According to official figures, among Hispanic migrants in the United States, Mexicans have the highest levels of poverty (Albo & Ordaz, 2011; BBVA, 2015). According to the Pew Research Center, 34.6 million people of Mexican origin were counted in the United States in 2015, of whom 26% are considered poor, a rate higher than that of the general population of the United States, which is 16%.2 Specifically, for Kansas, according to data from the American Community Survey (U.S. Census Bureau, Current Population Survey, 2015),3 the population living in poverty in this state represents 13.18% (381 353 inhabitants) of the total population, of whom 20.9% are Hispanic (79 775 inhabitants), and 17.6% are Mexican (67 023 inhabitants). In other words, Mexicans represent 84% of the total number of poor Hispanics in the state. Among these poor people are migrants from the municipality of Tres Valles, Veracruz, Mexico, who have migrated to the state of Kansas, United States─although it can be said that the official figures do not specify the origin of the migrants.

These considerations were taken into account to problematize some observations and thus focus interest on the narratives of the perception of poverty of the members of an emerging flow in the United States. In order to achieve this objective, the analysis seeks to answer the following question: What narratives on the perception of poverty are configured among the members of an emerging migration flow with transnational characteristics? In order to answer this question, qualitative research was conducted between 2014 and 2016, using as a research technique the in-depth interview, semi-structured interview, and participant observation in both scenarios of the emerging migration flow between Tres Valles, a municipality in the state of Veracruz, and Johnson County in the state of Kansas, in the United States.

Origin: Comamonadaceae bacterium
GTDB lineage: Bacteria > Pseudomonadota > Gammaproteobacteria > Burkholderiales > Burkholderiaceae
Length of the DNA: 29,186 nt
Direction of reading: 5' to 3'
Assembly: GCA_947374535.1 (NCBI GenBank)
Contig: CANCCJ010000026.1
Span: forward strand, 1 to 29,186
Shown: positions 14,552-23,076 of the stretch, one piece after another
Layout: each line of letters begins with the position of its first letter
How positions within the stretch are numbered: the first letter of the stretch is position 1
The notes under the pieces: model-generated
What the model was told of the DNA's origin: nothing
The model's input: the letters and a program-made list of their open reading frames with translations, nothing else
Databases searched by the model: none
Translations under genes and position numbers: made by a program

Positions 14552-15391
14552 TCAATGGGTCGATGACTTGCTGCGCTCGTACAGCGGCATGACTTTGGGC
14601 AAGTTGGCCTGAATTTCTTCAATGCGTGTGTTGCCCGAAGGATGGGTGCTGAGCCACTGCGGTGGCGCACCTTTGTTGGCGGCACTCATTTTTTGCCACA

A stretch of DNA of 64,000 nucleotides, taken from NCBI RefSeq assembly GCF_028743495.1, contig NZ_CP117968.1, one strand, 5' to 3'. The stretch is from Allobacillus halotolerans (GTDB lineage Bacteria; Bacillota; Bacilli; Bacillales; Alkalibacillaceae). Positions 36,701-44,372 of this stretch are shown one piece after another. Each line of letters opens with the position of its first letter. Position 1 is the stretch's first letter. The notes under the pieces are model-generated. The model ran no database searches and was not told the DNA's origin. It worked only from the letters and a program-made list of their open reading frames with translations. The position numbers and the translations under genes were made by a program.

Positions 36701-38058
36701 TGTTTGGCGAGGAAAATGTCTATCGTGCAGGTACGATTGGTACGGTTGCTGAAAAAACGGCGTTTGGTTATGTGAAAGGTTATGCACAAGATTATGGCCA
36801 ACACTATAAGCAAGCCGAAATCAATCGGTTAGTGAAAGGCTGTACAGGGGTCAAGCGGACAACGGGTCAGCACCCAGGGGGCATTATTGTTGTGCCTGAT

Therefore, this article shows the narratives that are constituted from the transnational dynamics and that are related to the perception of poverty beyond the official objective measurements.

Migratory Context: Emigration from the State of Veracruz

The emergence of the migratory dynamics of the state of Veracruz was already highlighted by some migration scholars, such as Massey and collaborators (1987), who paid particular attention to the migratory networks that were becoming stronger over the years. At first, the formation of these connections was slow. The destinations (California, Illinois, Texas, Arizona, among others) seemed to be the traditional states, but over time the receiving cities diversified, and the process became a mass phenomenon (Alarcón et al., 2014).

Between 19904 and 2000, the people of Veracruz began a search for alternatives to improve their quality of life through better jobs as a result of the dismantling of the national industry located in the state, which caused acute unemployment. As a result, during the early 1990s, the people from Veracruz migrated from the agricultural fields in the north of the country to the maquiladora centers in the border cities and, later, spread to the United States (Pérez, 2012), so that Veracruz could already be seen as the origin that would nurture new national and international migration flows.

The substantial growth of emigration in Veracruz was sustained for several years, as can be seen in Figure 1, where the departure of the people from Veracruz to the northern border and the United States between 1993 and 2016 is evident.

Figure 1. Veracruz migrants to the northern border and the United States, 1993-2016